Calvert officials won’t clear record of 5-year-old with cap gun

Calvert County school officials on Friday denied a request to clear the school record of a 5-year-old boy who was suspended for bringing a cowboy-style cap gun onto a school bus last month.

The kindergartner, who tucked the orange-tipped toy gun inside his backpack so that he could show it to a friend, was suspended May 29 for 10 days. After a disciplinary conference that scaled back his punishment to three days, he returned to Dowell Elementary School in Lusby. A request to remove the offense from his record was considered separately.

That request was turned down in a letter dated Friday on grounds that the child “did bring a cap gun in his book bag” and that an investigation showed that some students were afraid and did not know if the gun was fake or real. The Washington Post generally does not identify juveniles accused of wrongdoing.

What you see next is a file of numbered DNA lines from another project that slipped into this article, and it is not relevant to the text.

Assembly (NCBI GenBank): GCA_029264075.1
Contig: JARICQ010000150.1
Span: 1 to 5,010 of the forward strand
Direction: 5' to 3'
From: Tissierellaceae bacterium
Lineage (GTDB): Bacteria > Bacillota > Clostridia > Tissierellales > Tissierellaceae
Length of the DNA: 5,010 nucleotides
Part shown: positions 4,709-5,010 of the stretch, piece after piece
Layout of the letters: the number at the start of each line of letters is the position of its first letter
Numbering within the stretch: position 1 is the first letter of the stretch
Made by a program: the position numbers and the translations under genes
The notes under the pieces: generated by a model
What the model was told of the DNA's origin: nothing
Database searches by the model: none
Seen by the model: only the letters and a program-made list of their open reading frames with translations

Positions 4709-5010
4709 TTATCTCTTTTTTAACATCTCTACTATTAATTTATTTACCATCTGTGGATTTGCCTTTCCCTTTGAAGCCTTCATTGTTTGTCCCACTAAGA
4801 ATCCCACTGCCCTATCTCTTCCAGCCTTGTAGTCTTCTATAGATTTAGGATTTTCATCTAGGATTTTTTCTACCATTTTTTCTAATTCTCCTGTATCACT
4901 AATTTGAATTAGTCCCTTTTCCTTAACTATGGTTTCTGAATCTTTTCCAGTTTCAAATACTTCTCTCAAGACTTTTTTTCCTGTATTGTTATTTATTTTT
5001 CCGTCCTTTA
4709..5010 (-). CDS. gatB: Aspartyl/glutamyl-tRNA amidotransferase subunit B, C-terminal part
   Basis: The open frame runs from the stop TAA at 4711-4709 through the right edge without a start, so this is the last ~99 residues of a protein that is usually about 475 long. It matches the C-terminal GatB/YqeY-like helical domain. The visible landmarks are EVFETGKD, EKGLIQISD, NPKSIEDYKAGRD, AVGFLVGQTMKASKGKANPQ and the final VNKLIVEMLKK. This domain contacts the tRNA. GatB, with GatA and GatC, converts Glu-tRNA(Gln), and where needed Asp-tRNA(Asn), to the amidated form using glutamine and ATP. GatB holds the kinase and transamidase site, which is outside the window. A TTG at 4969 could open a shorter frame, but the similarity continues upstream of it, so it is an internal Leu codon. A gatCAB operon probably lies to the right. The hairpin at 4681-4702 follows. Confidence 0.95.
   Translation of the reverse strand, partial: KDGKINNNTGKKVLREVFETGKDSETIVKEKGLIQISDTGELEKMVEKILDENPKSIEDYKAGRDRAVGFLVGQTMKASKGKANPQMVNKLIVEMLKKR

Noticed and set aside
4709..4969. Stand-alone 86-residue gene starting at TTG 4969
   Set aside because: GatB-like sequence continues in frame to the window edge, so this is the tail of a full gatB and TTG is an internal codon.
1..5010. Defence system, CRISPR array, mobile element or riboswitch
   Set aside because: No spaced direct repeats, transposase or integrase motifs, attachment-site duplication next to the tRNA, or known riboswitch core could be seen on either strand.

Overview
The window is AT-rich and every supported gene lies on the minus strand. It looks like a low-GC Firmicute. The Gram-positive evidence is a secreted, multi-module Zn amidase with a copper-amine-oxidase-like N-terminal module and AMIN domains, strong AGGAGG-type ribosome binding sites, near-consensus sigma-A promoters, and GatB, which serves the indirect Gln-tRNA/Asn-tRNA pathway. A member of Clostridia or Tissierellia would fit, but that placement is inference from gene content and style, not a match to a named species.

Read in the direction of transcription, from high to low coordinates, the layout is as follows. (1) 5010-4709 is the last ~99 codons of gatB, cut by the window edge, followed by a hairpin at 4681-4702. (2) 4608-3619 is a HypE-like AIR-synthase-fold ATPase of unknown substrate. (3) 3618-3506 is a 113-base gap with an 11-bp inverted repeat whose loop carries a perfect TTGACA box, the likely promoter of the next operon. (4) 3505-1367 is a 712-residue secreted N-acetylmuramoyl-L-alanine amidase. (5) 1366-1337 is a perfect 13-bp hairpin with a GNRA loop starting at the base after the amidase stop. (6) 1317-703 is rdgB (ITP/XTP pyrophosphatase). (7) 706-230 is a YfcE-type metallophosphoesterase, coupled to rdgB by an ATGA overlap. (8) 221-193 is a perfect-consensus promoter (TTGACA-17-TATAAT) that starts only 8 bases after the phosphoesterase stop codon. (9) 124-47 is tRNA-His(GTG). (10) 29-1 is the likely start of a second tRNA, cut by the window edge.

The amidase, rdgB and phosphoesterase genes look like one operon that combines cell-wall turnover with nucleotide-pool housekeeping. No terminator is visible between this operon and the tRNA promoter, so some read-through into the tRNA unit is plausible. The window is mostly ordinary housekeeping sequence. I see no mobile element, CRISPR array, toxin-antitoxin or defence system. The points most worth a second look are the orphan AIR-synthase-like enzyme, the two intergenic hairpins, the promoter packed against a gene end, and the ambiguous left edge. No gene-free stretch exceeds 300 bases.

“I’m disappointed that we can’t bring an end to this,” said the boy’s mother, who is a teacher in Calvert. “Now we have to continue on.”

Robin Ficker, a lawyer who is representing the boy, said the family plans to appeal the case to the Board of Education.

The boy’s mother said it would be damaging to “have something sit on his record that has the seriousness of bringing a look-alike gun into school. . . .Why would you do that to a 5-year-old who brought an obvious toy?”

The incident highlighted concerns about the length of time in which parents are notified of school offenses. The mother said she was called more than two hours after the bus ride. The boy was questioned without a parent and uncharacteristically wet himself, she said.

School officials said that the incident was handled appropriately and that the child was questioned for five to seven minutes. Calvert officials did not respond to requests for comment Friday.

The case comes as many schools are especially sensitive about guns, even simulated ones. Locally, children in first and second grade have been disciplined for pointing their fingers like guns and for chewing a Pop-Tart-like pastry into the shape of a gun.

Donna St. George writes about education, with an emphasis on Montgomery County schools.
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